By MATT CRANE
For the Golden Triangle Area Agency on Aging, the work is not about providing a service, it is about fulfilling a need.
As the agencyâ€™s director for 39 years, Bobby Gann said the organization provided free social and nutritional services for people ages 60 and older including meal delivery, homemaking, legal and transportation to name a few.
â€śWe are here to help seniors remain independent and in their own homes for as long as possible,â€ť he said. â€śOur goals is provide these services and identify older adults who have needs and to help them remain independent.â€ť
Serving seven counties, field screener Cindy Brown said she loved her job since starting one year ago.
â€śIâ€™ve never worked with the elderly before and it has been an eye opening experience and sometimes heartbreaking,â€ť she said. â€śIt is hard seeing these seniors that have those needs and knowing that we as a society have a tendency to forget about our seniors.â€ť
Funded by federal, state and local dollars, Gann said Oktibbeha County had 13 percent of its residents ages 60 and older.
â€śOur services are not based on income, but they are for anyone who has a need,â€ť he said. â€śPeople get the idea that this is a welfare program, but itâ€™s not.â€ť
With help from both the city and county governments, Gann said he had been encouraged by the continued growth of support the agency received.
â€śCommunity support has been growing for the past decade now and we used to really struggle with that,â€ť he said. â€śIt has taken a lot of hard work to get our message out there and convincing people that there is a need for us to meet in this community.â€ť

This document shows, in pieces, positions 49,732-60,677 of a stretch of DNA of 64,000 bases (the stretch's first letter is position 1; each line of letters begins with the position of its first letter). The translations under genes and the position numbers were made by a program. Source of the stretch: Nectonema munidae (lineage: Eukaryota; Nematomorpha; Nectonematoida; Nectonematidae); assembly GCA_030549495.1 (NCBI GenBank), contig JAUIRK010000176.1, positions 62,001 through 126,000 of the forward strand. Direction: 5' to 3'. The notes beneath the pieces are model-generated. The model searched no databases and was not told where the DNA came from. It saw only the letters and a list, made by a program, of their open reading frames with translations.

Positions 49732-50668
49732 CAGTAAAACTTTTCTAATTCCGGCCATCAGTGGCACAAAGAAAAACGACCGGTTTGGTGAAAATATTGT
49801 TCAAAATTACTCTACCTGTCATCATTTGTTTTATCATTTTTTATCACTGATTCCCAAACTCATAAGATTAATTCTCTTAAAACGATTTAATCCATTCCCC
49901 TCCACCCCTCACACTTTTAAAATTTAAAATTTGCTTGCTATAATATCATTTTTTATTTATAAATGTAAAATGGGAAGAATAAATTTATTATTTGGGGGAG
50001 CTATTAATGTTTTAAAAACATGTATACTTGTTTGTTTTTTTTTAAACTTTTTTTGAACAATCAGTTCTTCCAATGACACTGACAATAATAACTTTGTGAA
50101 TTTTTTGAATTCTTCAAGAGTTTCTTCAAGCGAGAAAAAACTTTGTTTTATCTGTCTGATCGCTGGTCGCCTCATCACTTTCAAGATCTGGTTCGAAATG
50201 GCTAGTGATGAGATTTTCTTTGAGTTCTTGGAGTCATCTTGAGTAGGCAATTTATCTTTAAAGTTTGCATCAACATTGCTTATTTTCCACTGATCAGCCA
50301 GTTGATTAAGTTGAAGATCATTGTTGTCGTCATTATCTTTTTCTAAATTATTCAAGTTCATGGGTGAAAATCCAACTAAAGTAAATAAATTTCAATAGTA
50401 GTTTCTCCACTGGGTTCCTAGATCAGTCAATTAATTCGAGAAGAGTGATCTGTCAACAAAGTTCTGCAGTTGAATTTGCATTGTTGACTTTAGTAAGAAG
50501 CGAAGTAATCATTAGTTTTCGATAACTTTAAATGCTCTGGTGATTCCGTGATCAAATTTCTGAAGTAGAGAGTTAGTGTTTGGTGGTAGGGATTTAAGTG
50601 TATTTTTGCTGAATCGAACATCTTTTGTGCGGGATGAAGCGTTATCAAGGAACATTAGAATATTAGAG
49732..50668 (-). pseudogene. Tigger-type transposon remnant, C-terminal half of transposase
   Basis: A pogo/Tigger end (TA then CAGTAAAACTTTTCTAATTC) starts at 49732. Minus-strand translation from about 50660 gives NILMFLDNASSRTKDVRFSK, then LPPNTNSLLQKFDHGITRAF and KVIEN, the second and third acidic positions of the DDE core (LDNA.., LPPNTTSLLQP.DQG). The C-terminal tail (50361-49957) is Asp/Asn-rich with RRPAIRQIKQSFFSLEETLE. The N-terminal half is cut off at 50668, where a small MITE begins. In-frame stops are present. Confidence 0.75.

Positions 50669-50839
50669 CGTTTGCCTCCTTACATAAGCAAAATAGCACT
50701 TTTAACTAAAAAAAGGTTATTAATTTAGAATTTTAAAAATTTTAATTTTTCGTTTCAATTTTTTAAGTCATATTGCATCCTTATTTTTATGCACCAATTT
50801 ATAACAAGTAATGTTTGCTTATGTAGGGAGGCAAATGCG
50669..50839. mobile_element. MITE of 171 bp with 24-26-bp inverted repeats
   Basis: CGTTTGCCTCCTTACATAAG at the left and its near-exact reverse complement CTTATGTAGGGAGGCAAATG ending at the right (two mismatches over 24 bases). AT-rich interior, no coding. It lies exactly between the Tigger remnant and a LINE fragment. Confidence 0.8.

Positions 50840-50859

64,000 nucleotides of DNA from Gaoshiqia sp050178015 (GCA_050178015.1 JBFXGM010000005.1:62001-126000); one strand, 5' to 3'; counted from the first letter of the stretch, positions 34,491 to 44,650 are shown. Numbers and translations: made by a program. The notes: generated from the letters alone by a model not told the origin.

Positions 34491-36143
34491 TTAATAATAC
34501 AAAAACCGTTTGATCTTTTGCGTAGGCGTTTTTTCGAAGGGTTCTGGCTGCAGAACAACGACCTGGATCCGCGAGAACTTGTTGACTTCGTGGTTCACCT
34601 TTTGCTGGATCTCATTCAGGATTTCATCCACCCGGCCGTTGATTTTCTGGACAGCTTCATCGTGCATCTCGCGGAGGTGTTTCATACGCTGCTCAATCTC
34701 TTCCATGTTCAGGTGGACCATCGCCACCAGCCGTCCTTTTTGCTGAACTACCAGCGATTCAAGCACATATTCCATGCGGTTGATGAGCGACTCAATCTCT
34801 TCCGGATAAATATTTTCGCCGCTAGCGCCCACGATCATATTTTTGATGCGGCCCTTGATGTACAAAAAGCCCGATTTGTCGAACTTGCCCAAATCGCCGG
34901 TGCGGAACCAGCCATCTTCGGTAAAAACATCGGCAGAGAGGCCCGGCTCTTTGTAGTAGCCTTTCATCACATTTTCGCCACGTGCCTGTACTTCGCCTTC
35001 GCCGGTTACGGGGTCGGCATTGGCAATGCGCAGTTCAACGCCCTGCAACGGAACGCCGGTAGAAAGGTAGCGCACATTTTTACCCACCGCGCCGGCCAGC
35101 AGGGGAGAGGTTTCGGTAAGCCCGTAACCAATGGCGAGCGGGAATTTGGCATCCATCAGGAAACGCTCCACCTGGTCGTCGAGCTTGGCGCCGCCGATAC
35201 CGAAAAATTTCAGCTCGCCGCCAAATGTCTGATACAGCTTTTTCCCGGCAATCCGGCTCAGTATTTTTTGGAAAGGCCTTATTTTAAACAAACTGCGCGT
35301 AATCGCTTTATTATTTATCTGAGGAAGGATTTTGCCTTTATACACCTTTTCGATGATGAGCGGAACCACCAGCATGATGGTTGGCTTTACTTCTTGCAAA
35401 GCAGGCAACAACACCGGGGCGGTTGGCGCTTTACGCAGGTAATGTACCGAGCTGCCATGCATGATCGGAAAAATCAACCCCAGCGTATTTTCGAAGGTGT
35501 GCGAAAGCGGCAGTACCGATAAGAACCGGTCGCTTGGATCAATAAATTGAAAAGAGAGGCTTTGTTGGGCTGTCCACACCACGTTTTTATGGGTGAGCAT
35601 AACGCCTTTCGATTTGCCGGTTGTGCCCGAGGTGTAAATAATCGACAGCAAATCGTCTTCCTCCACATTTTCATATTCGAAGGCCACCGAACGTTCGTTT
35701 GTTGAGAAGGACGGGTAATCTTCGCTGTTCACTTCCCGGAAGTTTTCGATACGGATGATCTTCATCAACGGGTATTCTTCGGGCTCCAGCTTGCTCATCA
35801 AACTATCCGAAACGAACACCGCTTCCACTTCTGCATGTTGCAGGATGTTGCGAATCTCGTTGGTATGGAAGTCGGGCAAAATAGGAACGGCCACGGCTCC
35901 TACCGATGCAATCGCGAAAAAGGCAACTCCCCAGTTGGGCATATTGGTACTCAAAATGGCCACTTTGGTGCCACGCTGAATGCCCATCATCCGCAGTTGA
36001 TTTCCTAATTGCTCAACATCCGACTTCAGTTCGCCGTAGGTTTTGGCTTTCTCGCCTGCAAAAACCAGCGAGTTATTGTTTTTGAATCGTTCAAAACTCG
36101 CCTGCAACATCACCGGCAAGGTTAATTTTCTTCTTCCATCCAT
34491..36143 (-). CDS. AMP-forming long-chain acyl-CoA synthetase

That need, Brown said, was not realized until a week into her current position.
â€śI get emotional about it sometimes because some of the places I have visited, I have met seniors who did not have anything,â€ť she said. â€śOf course, I want to get the word out about the fabulous program we have, but also address the awareness aspect of it because people need to know. Itâ€™s hard to know about this until you have been out there.â€ť
Gann said there were times when eligible seniors refused or fought the idea of the services his organization provided because of misconstrued implications.
â€śSometimes they think that if we help them, then the next step is going into a nursing home,â€ť he said. â€śWe are trying to delay or prevent institutionalization. We have seen people who were at the point of going into a nursing home, but we can provide them social and nutritional services to keep them at home.â€ť
With homemaking services providing light house cleaning and physical assistance along with meal deliveries averaging 1,7000 meals a day in seven counties, Brown said the agency offered services for full-time caregivers who need a break from the stress of their every day job.
â€śOur respite services are for those caregivers of adult seniors to allow for intervals of rest from that constant burden of care,â€ť she said. â€śWorkers sometimes feel guilty for feeling like that, but where you are there 24 hours a day, seven day a week, it can be hard.â€ť
Brown said the team she joined had been outstanding.
â€śWe have a really great department over there and our supervisors do a great job,â€ť she said. â€śAs for Bobby, I canâ€™t speak for all the years that he has been there, but in my last year working with him, he has done just a wonderful job.â€ť
Above all, Gann said community awareness was crucial to the success of the seniors in the counties he serviced.
â€śWe are trying to give seniors a better quality of life,â€ť he said. â€śWe are trying and succeeding at making a difference.â€ť
For more information on the Golden Triangle Area Agency on Aging, call 662-324-7860 or 1-888-324-9000.